Biden on Afghanistan: 'No One Is Being Killed Right Now, God Forgive Me If I'm Wrong About That'

Susan Jones | August 19, 2021 | 9:15am EDT
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(Photo by BRENDAN SMIALOWSKI/AFP via Getty Images)
(Photo by BRENDAN SMIALOWSKI/AFP via Getty Images)

( - "Quite frankly, it's a tragedy," President Joe Biden said on Wednesday. But he was talking about the rising number of COVID cases and COVID deaths, not the debacle in Afghanistan, which he did not address in his only public appearance of the day.

However, in a taped (and edited) interview on Wednesday morning with ABC's George Stephanopoulos, Biden said his military advisers did not tell him he should keep 2,500 U.S. troops in Afghanistan to stabilize the country through the evacuation phase.

"No, no one said that to me that I can recall," Biden said.

Asked about the "pandemonium" outside the Kabul airport, which forced Biden to send 6,000 troops back into the country, Biden agreed, "there is" pandemonium, "but no one's being killed right now, God forgive me if I'm wrong about that, but no one's being killed right now."

Biden noted that the U.S. evacuated some 1,200 people on Tuesday, and he said the number is increasing. "We're going to get those people out," Biden said.

"Look, one of the things we didn't know is what the Taliban would do in terms of trying to keep people from getting out, what they would do."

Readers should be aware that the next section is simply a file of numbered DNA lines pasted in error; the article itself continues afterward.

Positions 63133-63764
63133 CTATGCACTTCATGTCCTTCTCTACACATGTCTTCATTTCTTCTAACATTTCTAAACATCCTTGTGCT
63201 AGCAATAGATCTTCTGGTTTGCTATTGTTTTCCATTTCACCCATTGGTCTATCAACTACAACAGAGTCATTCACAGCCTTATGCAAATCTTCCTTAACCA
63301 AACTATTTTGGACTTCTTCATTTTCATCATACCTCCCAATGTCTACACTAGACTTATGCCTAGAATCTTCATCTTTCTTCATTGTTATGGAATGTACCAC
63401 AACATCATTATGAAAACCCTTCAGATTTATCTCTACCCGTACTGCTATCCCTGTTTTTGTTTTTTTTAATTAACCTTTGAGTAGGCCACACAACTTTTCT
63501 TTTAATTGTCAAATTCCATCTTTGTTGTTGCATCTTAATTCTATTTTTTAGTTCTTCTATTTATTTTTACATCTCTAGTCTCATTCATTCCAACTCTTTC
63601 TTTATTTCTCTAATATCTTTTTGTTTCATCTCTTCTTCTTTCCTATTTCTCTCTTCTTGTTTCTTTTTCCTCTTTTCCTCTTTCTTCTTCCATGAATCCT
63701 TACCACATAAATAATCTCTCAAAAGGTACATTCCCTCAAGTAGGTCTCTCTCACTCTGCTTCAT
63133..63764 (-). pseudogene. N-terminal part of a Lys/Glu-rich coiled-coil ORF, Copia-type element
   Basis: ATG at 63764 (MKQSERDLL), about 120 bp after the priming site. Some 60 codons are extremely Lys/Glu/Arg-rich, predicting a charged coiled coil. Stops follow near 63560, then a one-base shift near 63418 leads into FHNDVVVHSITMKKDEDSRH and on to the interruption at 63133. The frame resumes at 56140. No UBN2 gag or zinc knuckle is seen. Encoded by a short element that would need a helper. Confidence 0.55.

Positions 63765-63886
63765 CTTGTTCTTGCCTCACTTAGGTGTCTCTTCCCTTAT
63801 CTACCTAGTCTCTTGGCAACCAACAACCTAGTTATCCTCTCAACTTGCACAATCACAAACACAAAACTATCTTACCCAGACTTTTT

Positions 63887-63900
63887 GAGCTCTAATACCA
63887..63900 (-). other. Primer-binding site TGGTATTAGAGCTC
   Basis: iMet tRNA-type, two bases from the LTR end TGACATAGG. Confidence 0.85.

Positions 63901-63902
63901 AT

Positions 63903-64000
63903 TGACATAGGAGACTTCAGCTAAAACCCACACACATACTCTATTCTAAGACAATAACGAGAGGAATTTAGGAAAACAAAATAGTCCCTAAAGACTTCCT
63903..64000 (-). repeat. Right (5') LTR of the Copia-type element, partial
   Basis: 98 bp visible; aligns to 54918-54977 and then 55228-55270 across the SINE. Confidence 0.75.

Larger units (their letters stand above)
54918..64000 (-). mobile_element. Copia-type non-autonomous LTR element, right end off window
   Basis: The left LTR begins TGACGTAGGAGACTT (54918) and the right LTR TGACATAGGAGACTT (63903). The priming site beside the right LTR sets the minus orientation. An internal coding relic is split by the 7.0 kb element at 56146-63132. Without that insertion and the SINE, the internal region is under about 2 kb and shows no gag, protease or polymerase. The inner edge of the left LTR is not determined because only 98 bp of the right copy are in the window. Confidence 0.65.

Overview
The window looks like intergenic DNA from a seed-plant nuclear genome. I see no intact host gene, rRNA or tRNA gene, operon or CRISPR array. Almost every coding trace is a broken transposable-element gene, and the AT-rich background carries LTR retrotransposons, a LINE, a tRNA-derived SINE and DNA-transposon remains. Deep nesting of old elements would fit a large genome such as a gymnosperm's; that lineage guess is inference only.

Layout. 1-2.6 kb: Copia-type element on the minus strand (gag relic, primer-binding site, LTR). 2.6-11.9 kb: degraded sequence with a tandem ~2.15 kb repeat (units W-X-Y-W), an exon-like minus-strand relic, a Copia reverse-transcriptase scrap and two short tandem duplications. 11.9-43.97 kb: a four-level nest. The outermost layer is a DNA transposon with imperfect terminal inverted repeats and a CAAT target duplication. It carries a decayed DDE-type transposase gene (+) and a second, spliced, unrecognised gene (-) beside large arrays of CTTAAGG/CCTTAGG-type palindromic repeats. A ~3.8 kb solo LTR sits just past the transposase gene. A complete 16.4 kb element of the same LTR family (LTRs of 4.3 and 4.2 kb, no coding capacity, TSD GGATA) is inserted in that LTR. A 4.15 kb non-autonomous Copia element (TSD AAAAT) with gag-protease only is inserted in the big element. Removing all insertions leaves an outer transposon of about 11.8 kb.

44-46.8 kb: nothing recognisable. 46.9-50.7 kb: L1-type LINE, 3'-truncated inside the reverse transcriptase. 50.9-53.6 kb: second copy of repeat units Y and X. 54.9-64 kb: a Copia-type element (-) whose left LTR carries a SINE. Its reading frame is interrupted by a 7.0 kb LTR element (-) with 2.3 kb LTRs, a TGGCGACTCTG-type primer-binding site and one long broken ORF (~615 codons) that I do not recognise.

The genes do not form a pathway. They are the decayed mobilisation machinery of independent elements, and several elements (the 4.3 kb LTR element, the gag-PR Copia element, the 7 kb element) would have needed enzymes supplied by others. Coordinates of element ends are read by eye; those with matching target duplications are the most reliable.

(What they're doing is firing guns into the air and blocking access to the only functioning airport in the country, as panicked Afghans are seen scaling the airport fence to escape.)

Biden has set an August 31st deadline for the U.S. military mission to end in Afghanistan.

In the meantime, he said, " We're going to do everything in our power to get all Americans out and our allies out."

Does that mean the deadline will be extended beyond August 31? Stephanopoulos asked him.

"Depends on where we are and whether we can get -- ramp these numbers up to 5,000 to 7,000 a day coming out. If that's the case, they'll all be out."

Biden said "yes" twice when he was asked if he would commit to keeping U.S. troops in the country until all Americans are evacuated:

"How about our Afghan allies, does the commitment hold for them as well?" Stephanopoulos asked.

"The commitment holds to get everyone out that, in fact, we can get out and everyone that should come out, and that's the objective. That's what we're doing now. That's the path we're on, and I think we'll get there...We'll determine at the time who is left. And if there are American force -- if there's American citizens left, we're going to stay till we get them all out."

Asked about the handling of the U.S. drawdown and the rapid fall of Afghanistan, Biden said, "We're going to go back in hindsight and look, but the idea that somehow there's a way to have gotten out without chaos ensuing, I don't know how that happens. I don't know how that happens."

Biden said there was no intelligence "consensus" on the speed of the Taliban takeover: "The idea that the Taliban would take over was premised on the notion that the -- that somehow the 300,000 troops we had trained and equipped was going to just collapse, were going to give up. I don't think anybody anticipated that."

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